Leaders' Poor Math Skills Add Up to Bad Public Policy

People should stop picking on certain politicians just because they have poor syntax. Far more troubling are their problems with math.

Consider the simple matter of multiplying 2 times 2. Doubling is as simple as it gets, and it's something that happens to everything growing at a given rate. If your money is earning 7% interest, the "doubling time" is 10 years. If the rate is lower, the doubling takes longer, but sooner or later, it doubles just the same.

The same simple math is behind everything from population growth to increasing rates of energy consumption. And doubling adds up astonishingly fast.

My favorite dramatization of this ever-present phenomenon comes from University of Colorado physicist Al Bartlett. He tells the tale of two bacteria that take up residence in a Coke bottle at 11 a.m. (Call them Adam and Eve.) They beget and beget, doubling numbers once a minute. At noon, their bottle is full.

What time would it be, Bartlett asks, when the most farsighted politicians in Bacterialand notice that they are running out of room? The answer is 11:59, when the bottle is still half empty. (One doubling time away from full.)

Suppose, Bartlett says, that the bacteria decide to drill offshore for new Coke bottles and turn up three pristine, never-before-inhabited bottles. How long before they run out of space again? You got it: two more minutes.

Play with the numbers how you will, no matter how many new resources you discover, so long as the rate at which you are using the resource continues to grow, you run out sooner than you think.

(And, as Bartlett points out, there's geometry involved here as well. If we lived on a flat Earth that extended infinitely in all directions, we might never run out of energy or oil. But a spherical Earth has a finite surface area. For this reason, Bartlett likes to call those who think we can grow forever the new Flat Earth Society.)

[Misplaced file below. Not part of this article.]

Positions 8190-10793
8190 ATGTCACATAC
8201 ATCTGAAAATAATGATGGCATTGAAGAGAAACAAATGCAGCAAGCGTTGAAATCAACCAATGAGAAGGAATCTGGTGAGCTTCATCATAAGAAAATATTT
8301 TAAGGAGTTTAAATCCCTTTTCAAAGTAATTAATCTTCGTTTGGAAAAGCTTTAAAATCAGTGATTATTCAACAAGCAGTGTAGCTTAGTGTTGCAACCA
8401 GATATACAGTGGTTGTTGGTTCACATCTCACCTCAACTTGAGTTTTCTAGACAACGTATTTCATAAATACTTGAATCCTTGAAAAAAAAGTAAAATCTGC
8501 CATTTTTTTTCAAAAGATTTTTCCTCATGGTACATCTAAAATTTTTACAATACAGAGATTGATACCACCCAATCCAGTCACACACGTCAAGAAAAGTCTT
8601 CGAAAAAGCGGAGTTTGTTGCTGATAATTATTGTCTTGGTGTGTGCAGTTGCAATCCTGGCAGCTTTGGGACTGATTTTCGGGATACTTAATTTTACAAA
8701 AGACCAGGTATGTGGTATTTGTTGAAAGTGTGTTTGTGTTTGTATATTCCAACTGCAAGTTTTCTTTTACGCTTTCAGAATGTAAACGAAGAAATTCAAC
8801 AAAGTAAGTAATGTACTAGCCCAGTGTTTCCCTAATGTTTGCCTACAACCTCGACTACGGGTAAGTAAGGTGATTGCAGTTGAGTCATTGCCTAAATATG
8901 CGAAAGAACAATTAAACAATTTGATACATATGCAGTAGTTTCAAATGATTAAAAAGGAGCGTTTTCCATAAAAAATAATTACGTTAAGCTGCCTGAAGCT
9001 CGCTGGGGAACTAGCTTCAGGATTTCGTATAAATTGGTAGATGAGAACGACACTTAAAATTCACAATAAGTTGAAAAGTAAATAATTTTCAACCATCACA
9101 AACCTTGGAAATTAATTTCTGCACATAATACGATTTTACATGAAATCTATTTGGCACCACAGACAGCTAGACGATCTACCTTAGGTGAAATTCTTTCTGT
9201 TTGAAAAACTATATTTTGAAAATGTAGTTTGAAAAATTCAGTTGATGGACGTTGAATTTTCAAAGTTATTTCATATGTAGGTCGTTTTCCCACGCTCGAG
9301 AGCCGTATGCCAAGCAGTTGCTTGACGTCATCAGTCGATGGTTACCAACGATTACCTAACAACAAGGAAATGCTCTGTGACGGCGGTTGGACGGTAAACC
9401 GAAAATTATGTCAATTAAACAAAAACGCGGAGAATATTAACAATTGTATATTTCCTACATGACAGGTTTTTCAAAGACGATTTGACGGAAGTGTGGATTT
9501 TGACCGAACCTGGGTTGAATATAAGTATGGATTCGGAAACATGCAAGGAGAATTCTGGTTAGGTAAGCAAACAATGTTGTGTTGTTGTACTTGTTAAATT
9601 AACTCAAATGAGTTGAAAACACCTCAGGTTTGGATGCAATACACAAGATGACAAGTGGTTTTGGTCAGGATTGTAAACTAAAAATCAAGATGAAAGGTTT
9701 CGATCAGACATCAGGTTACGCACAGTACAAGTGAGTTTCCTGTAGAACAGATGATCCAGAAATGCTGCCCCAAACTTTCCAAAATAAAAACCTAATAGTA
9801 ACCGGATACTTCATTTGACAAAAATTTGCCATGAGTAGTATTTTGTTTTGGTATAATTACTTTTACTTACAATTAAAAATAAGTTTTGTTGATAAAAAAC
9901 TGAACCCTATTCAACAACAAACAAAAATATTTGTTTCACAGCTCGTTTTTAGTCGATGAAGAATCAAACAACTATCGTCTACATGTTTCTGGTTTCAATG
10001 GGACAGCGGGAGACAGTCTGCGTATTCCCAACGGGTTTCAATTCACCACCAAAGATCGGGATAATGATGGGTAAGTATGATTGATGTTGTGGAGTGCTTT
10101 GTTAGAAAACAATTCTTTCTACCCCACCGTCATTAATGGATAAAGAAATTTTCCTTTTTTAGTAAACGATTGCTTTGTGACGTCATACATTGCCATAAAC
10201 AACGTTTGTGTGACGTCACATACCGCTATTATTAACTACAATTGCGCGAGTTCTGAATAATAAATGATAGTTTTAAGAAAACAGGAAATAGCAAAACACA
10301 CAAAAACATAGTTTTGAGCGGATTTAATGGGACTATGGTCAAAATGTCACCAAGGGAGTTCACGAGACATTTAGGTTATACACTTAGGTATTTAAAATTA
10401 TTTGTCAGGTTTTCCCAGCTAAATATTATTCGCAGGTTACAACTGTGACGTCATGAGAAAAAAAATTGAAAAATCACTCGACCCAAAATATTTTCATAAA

It's not just misunderstandings about multiplication and geometry that make bad public policy. It's probability as well. For example, cigarette makers long argued successfully that, since you can't predict which smoker will die when, it's merely a matter of probability that someone will get lung cancer or heart disease from smoking. Similarly, gun supporters argue that having a large number of guns in people's hands only increases the probability of murder: Guns don't kill; people do.

Both these arguments rest on the assumption that probability isn't a cause. But any Las Vegas casino operator can tell you different: The only reason that seven comes up more often on a throw of two dice than any other number is that it's the most probable combination. Then again, it's probability that made Humpty Dumpty impossible to put back together again.

Many important insights have also emerged from a lesser-known branch of mathematics known as "game theory." True, an understanding of game theory can help you win at chess, but it's also discovered some curious truths about, for example, the relative merits of competition and cooperation. In a series of now-classic studies, competing computer programs (computers can "play" faster than people) tried out various strategies for long-term survival. Those that put an emphasis on cooperation fared much better in the long run than those that employed competitive, confrontational tactics.

Game theory may give some insight, in other words, into the reasons arms agreements have led to 40 years of nuclear peace--and why politicians should do the math before altering that balance.

It's probably wishful thinking to suppose that an administration that hasn't yet hired a science advisor will trouble itself with a math tutor.

Still, at the expense of alienating English teachers, it's a lot more important for politicians to be able to multiply 2 times 2 than tell a potato from a potatoe--or even what the meaning of "is" is.

A few lessons in math could easily reveal the folly of thinking we can solve our energy problems by searching for new Coke bottles in the Arctic National Wildlife Refuge, for example.

The only lasting solution--at least so long as we live on a spherical planet--is to slow the rate at which we use up those bottles.

It's as simple as 2 times 2.

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